Thought I’d try a bit of my own sensationalism for the title of this article a la the British tabloids. If the big earthquake, tsunami and nuclear power plant radiation problems weren’t enough we now face further radiation concerns over the tap water in Tokyo.
A report came out in the last couple of days saying that the amount of radiation in the water at Tokyo’s purification plant now exceeds the legal safety limits for infants which is 100 becquerels per litre. The legal amount for adults is 300 and the readings were around 200. It should be added that Japan’s standards are far more strict than in Europe. Again I am not taking these warnings too seriously just yet but it has affected my thinking a bit. It’s been said that a little water is not harmful but continued usage could result in health problems. I have to say that I did drink far less than usual after my run this morning and it was whilst I was out then that I saw the tap water in the park had been fenced off and the toilets were also closed (they are usually open 24hrs a day). I didn’t take note of what the signs said but I am sure it is to do with this government warning about radiation levels. Hopefully the water will be given the all-clear soon for all people as I do drink quite a lot most days and I don’t wanna have to buy bottled water which I have never really seen the point of. All tastes more-or-less the same to me.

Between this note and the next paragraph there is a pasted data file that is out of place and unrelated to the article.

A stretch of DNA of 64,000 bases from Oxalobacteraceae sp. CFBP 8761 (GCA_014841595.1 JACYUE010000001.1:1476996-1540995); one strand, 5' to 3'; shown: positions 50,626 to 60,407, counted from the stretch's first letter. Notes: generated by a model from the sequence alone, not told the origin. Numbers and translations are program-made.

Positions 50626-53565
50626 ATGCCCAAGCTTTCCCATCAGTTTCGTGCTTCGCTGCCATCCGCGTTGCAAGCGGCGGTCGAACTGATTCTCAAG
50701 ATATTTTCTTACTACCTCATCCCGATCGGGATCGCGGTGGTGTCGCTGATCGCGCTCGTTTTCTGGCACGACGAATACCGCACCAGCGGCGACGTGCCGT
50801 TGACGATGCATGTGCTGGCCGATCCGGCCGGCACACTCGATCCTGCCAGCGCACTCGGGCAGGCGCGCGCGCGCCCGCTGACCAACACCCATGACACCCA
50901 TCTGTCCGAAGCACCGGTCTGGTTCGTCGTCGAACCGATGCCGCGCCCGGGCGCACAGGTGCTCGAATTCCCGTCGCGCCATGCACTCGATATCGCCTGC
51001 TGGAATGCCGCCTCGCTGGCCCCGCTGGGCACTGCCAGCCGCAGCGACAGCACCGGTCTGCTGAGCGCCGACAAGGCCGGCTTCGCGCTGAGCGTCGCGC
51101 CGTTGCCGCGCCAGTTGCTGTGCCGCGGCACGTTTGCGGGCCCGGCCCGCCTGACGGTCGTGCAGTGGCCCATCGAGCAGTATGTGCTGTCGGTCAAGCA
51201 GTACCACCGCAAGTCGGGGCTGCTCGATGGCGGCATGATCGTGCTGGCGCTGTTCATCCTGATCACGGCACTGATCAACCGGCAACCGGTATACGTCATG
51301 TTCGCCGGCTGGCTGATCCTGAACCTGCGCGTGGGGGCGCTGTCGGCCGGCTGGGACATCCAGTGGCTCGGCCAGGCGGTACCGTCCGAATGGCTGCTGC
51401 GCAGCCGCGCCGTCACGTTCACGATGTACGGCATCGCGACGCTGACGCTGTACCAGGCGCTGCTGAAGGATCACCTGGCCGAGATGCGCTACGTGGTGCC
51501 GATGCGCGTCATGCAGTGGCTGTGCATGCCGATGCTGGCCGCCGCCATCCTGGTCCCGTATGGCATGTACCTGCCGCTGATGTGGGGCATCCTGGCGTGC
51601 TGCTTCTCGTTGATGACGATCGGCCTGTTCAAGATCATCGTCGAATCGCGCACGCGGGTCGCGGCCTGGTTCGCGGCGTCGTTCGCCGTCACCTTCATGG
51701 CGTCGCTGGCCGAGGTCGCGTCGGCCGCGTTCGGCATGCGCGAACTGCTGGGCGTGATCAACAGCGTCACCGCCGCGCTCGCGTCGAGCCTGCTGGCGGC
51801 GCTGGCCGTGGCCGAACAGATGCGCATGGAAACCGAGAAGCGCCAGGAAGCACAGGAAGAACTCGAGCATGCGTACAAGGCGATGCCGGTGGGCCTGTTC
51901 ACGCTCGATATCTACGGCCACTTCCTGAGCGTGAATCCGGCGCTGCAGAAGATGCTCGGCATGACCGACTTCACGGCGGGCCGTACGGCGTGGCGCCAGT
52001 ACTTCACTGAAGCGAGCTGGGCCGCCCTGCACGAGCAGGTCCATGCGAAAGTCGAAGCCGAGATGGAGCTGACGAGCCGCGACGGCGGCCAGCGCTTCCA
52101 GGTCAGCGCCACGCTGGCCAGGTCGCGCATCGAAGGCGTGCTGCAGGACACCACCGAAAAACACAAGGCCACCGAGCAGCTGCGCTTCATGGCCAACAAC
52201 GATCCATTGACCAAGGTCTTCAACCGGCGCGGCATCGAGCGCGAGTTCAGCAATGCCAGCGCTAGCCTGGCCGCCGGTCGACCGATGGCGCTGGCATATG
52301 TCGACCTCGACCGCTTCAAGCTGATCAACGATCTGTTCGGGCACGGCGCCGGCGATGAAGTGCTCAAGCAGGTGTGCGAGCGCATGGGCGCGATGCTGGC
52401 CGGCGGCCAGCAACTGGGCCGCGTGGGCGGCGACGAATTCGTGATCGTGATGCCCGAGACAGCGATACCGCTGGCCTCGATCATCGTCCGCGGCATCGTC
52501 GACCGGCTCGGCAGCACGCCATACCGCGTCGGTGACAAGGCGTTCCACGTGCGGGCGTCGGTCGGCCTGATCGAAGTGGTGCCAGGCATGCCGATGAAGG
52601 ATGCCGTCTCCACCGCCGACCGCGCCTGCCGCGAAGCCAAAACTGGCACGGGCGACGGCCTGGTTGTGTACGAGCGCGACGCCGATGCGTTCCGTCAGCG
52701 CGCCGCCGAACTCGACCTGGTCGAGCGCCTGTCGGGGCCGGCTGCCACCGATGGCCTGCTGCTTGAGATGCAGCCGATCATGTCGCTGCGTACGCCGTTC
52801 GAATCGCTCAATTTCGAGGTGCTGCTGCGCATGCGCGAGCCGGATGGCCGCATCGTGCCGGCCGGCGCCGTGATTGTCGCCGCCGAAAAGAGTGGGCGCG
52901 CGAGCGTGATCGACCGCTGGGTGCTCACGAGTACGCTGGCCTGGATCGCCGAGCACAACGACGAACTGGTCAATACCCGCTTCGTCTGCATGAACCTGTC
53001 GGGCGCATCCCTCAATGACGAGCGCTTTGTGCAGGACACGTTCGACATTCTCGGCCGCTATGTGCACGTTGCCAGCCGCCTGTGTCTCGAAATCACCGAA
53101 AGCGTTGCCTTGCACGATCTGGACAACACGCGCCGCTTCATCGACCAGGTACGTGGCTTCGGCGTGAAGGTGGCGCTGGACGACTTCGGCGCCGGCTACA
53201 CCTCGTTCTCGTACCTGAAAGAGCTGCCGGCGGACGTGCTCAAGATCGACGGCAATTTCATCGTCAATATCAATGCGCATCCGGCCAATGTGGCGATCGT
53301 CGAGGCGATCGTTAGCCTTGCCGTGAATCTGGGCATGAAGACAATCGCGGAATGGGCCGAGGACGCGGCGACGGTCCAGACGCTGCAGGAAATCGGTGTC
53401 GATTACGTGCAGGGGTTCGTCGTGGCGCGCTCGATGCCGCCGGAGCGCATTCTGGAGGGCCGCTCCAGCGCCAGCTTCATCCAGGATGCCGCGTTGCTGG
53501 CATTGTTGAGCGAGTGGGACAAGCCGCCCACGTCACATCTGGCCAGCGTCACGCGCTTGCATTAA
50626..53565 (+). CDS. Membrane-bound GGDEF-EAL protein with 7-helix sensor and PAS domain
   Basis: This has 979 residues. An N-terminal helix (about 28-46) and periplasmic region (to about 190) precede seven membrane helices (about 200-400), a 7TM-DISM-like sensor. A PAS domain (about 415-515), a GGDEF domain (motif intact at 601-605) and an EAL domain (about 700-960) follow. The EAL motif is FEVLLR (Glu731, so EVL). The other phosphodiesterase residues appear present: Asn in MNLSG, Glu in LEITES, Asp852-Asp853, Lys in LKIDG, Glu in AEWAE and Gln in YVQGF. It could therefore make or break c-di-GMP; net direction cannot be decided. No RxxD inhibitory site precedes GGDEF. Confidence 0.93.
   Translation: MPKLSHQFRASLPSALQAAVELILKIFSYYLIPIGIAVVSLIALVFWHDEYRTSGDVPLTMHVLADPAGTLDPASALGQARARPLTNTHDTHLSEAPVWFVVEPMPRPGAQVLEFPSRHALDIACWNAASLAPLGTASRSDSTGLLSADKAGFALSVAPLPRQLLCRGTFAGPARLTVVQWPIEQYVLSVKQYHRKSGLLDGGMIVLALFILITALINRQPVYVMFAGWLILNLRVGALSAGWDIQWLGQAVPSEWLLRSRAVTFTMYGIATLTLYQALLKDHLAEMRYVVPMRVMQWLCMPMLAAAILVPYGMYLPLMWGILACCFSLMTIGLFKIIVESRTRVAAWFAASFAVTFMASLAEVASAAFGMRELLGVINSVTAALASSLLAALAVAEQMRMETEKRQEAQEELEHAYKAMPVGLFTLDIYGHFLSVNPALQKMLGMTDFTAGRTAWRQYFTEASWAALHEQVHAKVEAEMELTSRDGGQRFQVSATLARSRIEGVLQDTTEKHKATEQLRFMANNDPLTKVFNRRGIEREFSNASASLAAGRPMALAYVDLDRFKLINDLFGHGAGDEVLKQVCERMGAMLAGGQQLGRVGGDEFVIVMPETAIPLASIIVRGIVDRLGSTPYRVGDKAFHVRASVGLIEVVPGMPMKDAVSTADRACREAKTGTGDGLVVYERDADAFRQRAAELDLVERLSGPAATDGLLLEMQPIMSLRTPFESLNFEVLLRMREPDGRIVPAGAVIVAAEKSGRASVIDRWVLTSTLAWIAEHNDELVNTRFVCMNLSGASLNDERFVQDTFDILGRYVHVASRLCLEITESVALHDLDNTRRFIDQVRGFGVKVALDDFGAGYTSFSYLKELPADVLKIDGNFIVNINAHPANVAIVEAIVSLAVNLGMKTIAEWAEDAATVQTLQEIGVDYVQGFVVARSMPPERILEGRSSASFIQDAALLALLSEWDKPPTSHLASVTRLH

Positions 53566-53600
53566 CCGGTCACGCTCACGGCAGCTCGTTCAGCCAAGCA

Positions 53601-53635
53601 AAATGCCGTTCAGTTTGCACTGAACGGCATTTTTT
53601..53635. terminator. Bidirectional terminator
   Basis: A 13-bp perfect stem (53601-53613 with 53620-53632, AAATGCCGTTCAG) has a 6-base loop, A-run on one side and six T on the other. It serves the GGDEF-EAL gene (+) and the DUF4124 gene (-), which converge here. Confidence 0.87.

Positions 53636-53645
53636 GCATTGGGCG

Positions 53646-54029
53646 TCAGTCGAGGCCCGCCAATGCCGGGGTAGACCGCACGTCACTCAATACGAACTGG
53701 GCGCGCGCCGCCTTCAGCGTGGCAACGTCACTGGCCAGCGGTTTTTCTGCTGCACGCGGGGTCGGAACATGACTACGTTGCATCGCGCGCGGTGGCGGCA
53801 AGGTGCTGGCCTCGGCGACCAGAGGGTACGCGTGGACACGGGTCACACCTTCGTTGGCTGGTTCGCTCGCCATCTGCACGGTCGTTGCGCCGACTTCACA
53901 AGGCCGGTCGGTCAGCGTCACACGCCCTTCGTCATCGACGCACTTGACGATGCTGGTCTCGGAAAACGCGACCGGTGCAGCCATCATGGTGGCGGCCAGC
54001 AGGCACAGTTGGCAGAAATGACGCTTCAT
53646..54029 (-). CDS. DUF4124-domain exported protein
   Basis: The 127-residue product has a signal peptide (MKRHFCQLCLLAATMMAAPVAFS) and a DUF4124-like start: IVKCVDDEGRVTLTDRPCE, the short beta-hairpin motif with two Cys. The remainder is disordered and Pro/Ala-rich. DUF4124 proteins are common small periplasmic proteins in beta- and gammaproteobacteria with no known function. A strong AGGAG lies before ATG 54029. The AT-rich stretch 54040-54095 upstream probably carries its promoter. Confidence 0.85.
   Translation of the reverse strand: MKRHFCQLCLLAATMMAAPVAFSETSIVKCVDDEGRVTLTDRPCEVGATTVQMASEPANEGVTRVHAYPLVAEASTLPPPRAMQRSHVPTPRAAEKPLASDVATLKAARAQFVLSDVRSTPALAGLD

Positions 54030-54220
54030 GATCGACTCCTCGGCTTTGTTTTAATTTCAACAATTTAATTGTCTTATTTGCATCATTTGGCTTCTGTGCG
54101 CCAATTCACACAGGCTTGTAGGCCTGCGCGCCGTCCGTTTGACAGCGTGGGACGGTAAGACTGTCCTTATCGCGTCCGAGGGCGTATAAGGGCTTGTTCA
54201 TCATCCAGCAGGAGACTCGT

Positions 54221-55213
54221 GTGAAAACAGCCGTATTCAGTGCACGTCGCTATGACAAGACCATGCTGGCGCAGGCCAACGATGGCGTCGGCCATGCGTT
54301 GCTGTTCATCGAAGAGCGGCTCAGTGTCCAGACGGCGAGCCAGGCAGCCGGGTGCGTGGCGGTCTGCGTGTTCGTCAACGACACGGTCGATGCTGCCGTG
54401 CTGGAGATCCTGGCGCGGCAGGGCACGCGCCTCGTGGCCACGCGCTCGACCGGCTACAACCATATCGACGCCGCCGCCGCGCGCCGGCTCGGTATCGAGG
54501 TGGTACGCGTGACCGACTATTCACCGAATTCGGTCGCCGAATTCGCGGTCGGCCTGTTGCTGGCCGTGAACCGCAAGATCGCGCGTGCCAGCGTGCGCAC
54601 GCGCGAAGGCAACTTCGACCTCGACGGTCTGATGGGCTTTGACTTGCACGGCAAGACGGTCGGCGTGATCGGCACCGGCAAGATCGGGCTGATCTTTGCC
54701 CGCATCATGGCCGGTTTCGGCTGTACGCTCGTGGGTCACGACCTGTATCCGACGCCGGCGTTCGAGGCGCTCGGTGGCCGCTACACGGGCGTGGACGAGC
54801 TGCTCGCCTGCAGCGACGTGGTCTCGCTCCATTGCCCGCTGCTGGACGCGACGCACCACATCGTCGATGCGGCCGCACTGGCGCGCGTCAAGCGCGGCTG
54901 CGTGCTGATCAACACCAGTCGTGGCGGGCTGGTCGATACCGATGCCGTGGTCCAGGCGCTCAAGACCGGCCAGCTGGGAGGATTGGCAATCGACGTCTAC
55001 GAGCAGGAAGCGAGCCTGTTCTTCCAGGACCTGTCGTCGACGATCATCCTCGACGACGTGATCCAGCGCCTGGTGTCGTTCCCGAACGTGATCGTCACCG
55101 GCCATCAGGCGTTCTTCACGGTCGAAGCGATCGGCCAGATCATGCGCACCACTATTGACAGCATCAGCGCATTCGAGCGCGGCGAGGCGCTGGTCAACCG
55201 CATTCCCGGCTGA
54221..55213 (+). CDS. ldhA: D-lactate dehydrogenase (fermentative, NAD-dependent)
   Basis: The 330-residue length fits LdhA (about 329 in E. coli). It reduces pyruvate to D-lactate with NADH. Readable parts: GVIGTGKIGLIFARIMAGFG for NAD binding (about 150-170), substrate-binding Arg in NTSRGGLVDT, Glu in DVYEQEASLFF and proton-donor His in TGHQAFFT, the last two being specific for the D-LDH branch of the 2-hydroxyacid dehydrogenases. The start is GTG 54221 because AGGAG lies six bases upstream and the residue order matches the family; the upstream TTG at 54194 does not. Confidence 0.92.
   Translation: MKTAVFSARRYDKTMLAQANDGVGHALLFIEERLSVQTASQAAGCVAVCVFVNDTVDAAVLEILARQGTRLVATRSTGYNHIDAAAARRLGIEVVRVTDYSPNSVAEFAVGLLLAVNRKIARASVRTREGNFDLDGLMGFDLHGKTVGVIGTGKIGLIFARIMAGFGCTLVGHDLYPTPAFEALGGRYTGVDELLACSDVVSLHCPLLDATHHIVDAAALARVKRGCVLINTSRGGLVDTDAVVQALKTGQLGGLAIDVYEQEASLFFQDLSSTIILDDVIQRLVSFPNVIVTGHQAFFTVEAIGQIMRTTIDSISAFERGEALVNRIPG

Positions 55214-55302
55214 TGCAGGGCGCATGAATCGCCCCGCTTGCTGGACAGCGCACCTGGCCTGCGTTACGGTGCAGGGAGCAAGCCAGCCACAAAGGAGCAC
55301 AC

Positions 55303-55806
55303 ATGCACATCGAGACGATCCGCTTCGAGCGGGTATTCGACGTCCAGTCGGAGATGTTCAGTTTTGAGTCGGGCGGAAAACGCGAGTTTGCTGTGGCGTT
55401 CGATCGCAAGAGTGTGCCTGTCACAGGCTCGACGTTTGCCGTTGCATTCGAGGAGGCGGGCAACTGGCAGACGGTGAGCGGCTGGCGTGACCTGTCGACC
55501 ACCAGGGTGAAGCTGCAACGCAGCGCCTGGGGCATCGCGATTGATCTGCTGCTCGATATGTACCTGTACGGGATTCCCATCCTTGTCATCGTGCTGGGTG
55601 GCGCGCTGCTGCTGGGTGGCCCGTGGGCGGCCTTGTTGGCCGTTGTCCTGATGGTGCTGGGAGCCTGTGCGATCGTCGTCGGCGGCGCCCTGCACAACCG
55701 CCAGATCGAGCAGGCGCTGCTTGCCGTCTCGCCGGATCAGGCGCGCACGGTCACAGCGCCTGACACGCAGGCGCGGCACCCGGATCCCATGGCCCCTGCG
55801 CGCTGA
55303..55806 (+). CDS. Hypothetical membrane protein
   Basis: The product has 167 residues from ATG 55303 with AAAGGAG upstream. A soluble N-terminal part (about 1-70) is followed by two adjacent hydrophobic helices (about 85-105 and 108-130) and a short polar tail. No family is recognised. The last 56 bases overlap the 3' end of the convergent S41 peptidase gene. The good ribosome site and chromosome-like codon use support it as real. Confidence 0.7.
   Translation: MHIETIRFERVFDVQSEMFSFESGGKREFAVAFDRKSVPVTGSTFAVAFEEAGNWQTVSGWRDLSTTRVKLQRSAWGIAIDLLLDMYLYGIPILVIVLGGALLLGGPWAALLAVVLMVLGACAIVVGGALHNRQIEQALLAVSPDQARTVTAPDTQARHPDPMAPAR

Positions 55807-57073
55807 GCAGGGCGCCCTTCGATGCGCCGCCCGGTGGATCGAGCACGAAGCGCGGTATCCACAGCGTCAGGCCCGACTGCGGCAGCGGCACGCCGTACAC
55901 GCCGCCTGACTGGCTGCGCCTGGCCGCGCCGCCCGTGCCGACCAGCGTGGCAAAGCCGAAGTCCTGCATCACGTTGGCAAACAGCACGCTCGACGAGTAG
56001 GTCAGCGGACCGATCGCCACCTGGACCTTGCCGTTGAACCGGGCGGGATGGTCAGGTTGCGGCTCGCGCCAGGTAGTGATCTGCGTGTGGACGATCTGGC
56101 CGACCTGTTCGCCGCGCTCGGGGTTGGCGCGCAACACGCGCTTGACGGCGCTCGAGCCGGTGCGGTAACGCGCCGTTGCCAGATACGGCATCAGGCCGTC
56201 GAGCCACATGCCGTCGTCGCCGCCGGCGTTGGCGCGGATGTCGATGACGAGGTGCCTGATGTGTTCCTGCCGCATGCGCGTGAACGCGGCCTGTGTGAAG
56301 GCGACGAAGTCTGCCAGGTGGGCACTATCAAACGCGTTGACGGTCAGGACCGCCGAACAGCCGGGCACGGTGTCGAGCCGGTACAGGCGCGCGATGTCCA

I was back at work on Tuesday and Wednesday and it was pretty much business as usual although I did have to do a load of extra lessons yesterday as my colleague, who was working his notice, decided he might as well just bail out of the country last week when it was in ‘crisis’. The supermarkets, whilst still not fully stocked like in the past, are slowly returning to normal by way of bread and milk usually being available. The earthquakes keep on coming with there seemingly being one most mornings recently to wake you up. There has been over 700 after-shocks since the big quake on March 11th and the constant slight shaking of my apartment and the schools mean I have been feeling almost sea-sick at times. As I’ve stated many times there is no need to worry about any of this. It all seems very menial compared to the plight of the people further north.